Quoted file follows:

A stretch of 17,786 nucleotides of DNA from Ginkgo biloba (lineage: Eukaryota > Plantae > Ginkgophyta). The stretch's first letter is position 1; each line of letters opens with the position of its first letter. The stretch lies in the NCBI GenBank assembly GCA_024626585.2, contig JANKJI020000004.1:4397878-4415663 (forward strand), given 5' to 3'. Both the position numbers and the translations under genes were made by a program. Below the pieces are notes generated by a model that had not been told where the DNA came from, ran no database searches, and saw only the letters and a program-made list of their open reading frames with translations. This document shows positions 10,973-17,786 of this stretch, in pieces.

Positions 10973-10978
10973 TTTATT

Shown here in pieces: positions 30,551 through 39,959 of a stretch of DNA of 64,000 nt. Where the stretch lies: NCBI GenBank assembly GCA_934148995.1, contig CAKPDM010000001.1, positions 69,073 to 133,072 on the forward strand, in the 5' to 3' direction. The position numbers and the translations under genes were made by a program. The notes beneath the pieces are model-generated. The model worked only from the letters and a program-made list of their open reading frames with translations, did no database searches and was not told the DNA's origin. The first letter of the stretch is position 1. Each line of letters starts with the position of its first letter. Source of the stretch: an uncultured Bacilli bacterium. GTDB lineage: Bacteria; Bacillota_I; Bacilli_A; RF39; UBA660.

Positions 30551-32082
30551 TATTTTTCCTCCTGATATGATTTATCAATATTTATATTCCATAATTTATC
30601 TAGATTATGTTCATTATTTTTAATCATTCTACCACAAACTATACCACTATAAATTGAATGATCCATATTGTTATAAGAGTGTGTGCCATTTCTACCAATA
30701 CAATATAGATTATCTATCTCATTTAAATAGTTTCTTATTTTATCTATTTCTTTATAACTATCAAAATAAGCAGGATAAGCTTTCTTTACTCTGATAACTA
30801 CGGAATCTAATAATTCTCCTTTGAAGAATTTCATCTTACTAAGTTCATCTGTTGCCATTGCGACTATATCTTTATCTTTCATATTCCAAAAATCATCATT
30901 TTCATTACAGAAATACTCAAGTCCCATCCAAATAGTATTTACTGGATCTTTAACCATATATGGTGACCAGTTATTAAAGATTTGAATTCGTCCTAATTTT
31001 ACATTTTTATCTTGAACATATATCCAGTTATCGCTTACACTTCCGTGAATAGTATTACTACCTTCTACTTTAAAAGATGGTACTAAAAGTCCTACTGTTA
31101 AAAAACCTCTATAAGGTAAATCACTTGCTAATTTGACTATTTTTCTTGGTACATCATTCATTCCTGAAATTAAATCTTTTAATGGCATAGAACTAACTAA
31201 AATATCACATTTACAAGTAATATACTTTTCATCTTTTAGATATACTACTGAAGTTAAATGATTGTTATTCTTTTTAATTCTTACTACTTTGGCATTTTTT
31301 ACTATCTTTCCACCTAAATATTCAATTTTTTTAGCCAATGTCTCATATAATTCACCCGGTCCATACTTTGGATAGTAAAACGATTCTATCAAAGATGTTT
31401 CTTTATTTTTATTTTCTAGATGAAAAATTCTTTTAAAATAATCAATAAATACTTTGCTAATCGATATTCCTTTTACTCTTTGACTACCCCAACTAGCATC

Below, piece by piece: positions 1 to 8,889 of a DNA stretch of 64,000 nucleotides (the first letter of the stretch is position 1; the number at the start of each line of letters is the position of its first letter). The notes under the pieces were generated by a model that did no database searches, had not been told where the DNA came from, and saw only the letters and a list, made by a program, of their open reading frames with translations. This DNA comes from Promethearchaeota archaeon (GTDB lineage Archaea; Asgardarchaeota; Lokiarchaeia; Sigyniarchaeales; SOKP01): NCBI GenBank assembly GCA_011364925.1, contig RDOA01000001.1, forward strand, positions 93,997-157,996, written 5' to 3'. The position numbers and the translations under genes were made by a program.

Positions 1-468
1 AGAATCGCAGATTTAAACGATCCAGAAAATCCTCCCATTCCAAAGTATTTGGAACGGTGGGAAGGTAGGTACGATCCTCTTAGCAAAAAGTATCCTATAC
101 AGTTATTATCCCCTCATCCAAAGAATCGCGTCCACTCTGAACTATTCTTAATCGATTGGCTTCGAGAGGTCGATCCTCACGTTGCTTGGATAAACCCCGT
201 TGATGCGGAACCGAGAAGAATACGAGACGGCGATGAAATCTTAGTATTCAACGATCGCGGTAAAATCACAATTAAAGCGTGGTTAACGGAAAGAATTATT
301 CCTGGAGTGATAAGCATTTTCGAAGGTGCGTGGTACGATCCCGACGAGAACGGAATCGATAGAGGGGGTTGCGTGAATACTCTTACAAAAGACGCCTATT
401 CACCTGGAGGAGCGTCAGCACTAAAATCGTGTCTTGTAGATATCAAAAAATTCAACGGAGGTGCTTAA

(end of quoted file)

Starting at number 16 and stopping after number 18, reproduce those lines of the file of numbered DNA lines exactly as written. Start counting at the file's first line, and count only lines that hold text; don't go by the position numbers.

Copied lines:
Below, piece by piece: positions 1 to 8,889 of a DNA stretch of 64,000 nucleotides (the first letter of the stretch is position 1; the number at the start of each line of letters is the position of its first letter). The notes under the pieces were generated by a model that did no database searches, had not been told where the DNA came from, and saw only the letters and a list, made by a program, of their open reading frames with translations. This DNA comes from Promethearchaeota archaeon (GTDB lineage Archaea; Asgardarchaeota; Lokiarchaeia; Sigyniarchaeales; SOKP01): NCBI GenBank assembly GCA_011364925.1, contig RDOA01000001.1, forward strand, positions 93,997-157,996, written 5' to 3'. The position numbers and the translations under genes were made by a program.

Positions 1-468
1 AGAATCGCAGATTTAAACGATCCAGAAAATCCTCCCATTCCAAAGTATTTGGAACGGTGGGAAGGTAGGTACGATCCTCTTAGCAAAAAGTATCCTATAC